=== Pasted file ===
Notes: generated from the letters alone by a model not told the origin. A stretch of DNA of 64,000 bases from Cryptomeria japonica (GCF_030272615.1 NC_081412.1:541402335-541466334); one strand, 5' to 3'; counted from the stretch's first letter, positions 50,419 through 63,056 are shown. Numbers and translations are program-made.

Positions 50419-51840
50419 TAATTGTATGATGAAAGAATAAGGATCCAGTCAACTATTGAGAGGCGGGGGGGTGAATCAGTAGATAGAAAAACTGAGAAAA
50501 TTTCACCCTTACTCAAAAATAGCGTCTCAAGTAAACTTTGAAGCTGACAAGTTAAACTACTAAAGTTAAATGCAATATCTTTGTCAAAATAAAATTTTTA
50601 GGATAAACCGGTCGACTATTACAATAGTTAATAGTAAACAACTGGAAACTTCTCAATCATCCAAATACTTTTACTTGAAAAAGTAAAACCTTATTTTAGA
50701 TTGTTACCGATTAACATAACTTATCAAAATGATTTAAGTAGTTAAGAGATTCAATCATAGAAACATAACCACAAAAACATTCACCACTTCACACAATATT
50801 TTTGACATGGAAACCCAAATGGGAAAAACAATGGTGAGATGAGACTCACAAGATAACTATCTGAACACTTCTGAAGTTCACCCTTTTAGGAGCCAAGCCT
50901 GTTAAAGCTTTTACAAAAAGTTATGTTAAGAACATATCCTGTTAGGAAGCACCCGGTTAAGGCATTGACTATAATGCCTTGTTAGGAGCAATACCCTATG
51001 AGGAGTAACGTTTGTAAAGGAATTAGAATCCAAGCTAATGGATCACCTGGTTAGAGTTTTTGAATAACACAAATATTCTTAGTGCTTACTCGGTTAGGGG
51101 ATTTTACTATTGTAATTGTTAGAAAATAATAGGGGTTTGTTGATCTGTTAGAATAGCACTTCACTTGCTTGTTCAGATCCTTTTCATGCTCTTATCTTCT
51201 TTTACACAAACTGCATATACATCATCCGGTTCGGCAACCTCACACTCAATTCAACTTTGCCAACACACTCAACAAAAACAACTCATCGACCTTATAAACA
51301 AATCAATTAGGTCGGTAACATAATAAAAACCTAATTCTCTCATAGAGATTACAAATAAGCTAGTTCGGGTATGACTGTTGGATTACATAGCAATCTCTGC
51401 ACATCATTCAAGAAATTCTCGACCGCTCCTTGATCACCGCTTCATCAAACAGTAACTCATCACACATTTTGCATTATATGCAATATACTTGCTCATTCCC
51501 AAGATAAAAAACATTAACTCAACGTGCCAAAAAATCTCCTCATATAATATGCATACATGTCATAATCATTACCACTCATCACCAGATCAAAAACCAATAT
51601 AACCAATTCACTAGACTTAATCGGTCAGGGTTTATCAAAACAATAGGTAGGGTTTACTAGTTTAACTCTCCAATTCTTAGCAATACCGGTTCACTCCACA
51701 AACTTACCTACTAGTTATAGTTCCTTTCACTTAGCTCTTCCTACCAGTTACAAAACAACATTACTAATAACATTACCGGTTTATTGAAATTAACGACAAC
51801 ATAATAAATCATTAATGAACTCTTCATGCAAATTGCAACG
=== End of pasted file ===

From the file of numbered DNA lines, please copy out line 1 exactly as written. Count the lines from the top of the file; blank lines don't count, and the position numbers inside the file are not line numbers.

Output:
Notes: generated from the letters alone by a model not told the origin. A stretch of DNA of 64,000 bases from Cryptomeria japonica (GCF_030272615.1 NC_081412.1:541402335-541466334); one strand, 5' to 3'; counted from the stretch's first letter, positions 50,419 through 63,056 are shown. Numbers and translations are program-made.